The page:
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A LONG WAY TO GO: COMMUNITY, RIGHTS AND GENDER, & STRATEGIC OBJECTIVE 3
GFO Issue 397

A LONG WAY TO GO: COMMUNITY, RIGHTS AND GENDER, & STRATEGIC OBJECTIVE 3

Author:

Arlette Campbell White and Syson Namaganda Laing

Article Type:
Commentary

Article Number: 4

The Global Fund still has a mountain to climb, as indicated by constituency views and discussion at the 45th Board meeting

ABSTRACT The discussion on the Annual Update on Community, Rights and Gender & Strategic Objective 3 was one of critical importance given shortfalls in achieving CRG targets at the country level. However, one hour was very little time allowed to discuss a topic of such importance.

The Global Fund’s 45th Board meeting, held on 11 and 12 May, discussed a number of updates and reports from various departments. However, the annual update of the Secretariat’s efforts to advance community, rights and gender (CRG)-responsive programming through its investments relating to the five operational objectives under Strategic Objective 3 (SO3) of the 2017–2022 Strategy was not delivered during the actual Board meeting itself. Instead, it was discussed during the pre-Board meeting that took place on 10 May and one hour was allowed for discussion.

This article is based on the paper circulated prior to the Board meeting, constituency views and the discussion of the paper, in the scant time allowed; but even in this short space of time it was clear that Global Fund stakeholders had concerns about the lack of progress in CRG.

Purpose of the CRG update

The Strategy Questions addressed in the Update focused on:

  • What have been the Secretariat’s primary streams of work for advancing SO3 under the current strategy?
  • What progress has been made against each of SO3’s five operational objectives?
  • What challenges have been faced in advancing SO3 to date?
  • What actions are being taken in NFM3 and beyond to improve the Global Fund’s performance against the five operational objectives of SO3?

 

Input sought from the Board

The Board was asked to provide inputs on the following areas:

  1. Based on progress to date, in what specific areas does the Board feel more emphasis is required under each of the five operational objectives?
  2. The global health landscape has shifted significantly in a number of ways since the current strategy was adopted, including but not limited to the COVID-19 pandemic. How should the Secretariat adjust its approach to advancing SO3 to account for new challenges (and opportunities) that have arisen over the past four years to ensure maximum progress is made by end of 2022?
  3. What approach should the Global Fund take to further encourage human rights and gender-responsive investments while continuing to uphold the principle of country ownership?

 

Conclusions of the Strategy Committee

The Strategy Committee (SC) is one of the Global Fund Board’s Committees comprising a balanced number of nominated representatives from the various Board Constituencies, who are then required to provide feedback to their Constituencies’ members. The SC is mandated to discuss in-depth proposed decision points and Strategy implementation, including CRG, and provide their conclusions to the Board for decision points, for information or to seek Board feedback. All items (with a few exceptions) on the Board agenda must first go through the Committees.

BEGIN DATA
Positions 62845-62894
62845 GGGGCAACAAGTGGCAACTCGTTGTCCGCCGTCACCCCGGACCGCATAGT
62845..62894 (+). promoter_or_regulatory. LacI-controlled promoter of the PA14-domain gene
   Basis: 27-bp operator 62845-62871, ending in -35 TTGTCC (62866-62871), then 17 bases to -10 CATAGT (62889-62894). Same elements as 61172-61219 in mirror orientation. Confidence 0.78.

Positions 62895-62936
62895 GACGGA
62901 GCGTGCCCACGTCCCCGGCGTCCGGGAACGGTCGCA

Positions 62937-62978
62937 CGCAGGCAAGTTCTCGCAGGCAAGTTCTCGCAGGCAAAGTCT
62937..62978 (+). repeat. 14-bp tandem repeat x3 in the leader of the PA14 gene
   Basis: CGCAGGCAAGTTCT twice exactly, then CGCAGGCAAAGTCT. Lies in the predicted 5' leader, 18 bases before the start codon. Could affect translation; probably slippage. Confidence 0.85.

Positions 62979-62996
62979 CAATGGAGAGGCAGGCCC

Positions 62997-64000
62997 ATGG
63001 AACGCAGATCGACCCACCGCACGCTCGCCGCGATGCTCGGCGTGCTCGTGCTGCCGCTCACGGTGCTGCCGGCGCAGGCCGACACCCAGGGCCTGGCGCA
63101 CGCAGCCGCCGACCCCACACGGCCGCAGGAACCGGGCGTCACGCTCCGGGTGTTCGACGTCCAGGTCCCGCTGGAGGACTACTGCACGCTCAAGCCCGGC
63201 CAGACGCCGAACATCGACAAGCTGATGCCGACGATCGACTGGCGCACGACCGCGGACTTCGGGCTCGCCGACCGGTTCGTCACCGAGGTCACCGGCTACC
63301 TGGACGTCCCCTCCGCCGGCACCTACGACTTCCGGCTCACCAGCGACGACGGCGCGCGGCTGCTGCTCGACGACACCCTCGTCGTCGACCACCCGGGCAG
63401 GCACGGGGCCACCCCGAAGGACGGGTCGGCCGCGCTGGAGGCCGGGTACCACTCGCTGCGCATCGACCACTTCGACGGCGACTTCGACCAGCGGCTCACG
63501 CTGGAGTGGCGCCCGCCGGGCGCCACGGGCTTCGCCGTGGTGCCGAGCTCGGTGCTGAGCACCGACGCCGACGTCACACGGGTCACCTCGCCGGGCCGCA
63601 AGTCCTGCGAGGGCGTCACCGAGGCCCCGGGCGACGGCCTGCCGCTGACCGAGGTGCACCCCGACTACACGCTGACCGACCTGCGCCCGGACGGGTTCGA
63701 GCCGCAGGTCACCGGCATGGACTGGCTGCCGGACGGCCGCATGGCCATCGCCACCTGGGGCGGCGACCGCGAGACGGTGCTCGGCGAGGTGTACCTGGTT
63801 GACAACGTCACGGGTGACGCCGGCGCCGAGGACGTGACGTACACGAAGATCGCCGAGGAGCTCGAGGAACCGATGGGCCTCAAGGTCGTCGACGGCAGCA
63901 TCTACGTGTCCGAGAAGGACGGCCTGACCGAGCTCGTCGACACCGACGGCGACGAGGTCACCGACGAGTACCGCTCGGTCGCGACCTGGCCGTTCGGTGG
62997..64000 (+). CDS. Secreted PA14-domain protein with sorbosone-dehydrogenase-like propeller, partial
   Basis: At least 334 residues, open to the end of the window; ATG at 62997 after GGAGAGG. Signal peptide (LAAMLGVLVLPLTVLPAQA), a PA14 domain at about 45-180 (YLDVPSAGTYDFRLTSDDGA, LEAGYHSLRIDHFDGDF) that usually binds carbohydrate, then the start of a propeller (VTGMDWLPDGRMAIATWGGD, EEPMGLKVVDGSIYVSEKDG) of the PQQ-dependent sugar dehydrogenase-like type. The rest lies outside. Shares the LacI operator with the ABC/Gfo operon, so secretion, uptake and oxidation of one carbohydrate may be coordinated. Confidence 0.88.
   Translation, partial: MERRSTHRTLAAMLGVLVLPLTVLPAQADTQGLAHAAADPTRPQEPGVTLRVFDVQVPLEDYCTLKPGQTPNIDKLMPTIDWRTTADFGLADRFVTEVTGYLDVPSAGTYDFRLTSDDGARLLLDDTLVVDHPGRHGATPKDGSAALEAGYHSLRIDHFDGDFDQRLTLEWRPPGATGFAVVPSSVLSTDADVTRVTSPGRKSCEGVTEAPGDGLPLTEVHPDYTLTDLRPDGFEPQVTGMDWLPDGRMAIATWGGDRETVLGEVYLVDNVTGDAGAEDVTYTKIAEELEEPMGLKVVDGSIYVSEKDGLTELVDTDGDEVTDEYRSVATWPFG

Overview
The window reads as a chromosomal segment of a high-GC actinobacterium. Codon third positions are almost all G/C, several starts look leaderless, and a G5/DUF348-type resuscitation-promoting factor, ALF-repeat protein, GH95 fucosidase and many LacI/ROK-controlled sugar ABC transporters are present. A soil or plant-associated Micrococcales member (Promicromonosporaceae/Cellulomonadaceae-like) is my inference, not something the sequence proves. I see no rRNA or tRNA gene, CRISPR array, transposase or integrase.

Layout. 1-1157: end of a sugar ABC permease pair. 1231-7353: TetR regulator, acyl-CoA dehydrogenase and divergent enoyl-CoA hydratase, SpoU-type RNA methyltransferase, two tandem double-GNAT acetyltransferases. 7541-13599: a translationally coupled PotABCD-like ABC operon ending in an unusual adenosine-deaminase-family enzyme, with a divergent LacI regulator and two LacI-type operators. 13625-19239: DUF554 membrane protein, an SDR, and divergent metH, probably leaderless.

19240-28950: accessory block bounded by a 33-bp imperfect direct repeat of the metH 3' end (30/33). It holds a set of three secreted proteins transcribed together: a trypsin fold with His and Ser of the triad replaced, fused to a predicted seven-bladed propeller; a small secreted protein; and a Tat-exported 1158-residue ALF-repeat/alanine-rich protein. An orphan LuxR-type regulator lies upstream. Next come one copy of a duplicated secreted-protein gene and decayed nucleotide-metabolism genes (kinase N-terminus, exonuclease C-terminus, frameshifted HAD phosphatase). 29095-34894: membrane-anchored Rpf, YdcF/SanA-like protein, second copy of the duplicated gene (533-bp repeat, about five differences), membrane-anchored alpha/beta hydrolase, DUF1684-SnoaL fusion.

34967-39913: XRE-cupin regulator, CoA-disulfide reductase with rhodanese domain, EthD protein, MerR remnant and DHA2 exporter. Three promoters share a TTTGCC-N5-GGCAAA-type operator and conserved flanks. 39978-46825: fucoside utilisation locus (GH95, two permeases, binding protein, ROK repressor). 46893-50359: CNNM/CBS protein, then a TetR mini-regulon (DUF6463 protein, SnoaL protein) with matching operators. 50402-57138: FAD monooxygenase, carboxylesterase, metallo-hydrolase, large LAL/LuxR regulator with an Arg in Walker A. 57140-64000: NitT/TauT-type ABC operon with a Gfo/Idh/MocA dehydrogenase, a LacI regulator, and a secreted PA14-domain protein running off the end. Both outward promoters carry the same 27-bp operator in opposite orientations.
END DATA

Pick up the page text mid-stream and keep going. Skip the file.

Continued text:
1. The scope and scale of the Global Fund’s investments in adolescent girls and young women (AGYW) have expanded considerably under the current Strategy with marked progress in the adoption of national AGYW strategies and HIV incidence reduction targets in the 13 priority countries, coinciding with a steady aggregate reduction in HIV incidence (KPI 8). However, advancing high-impact sexual and reproductive health (SRH) investments ― including optimizing the integration of SRH and HIV prevention services ― remains both a challenge and clear opportunity in need of heightened focus in NFM3 and beyond.
  2. The collection of quantitative and qualitative data to identify, monitor and understand the drivers of health inequities has improved and been an area of strong collaboration with technical partners. Nonetheless, the collection and reporting of disaggregated data at the Secretariat and country levels must continue to be strengthened; an increased focus is needed on using such data to design programs and target investments to reduce inequities.
  3. Significant increases are seen in the scale and scope of human rights investments, particularly in Breaking Down Barriers (BDB) countries. Matching funds have been vital for driving human rights investments; an increased proportion is coming from within allocations, however, signaling growing country ownership. BDB mid-term assessments point to marked progress in all countries evaluated to date. The Secretariat is working to mainstream the numerous lessons learned from BDB across its portfolio; however, challenges include how to incentivize investments in countries ineligible for matching funds.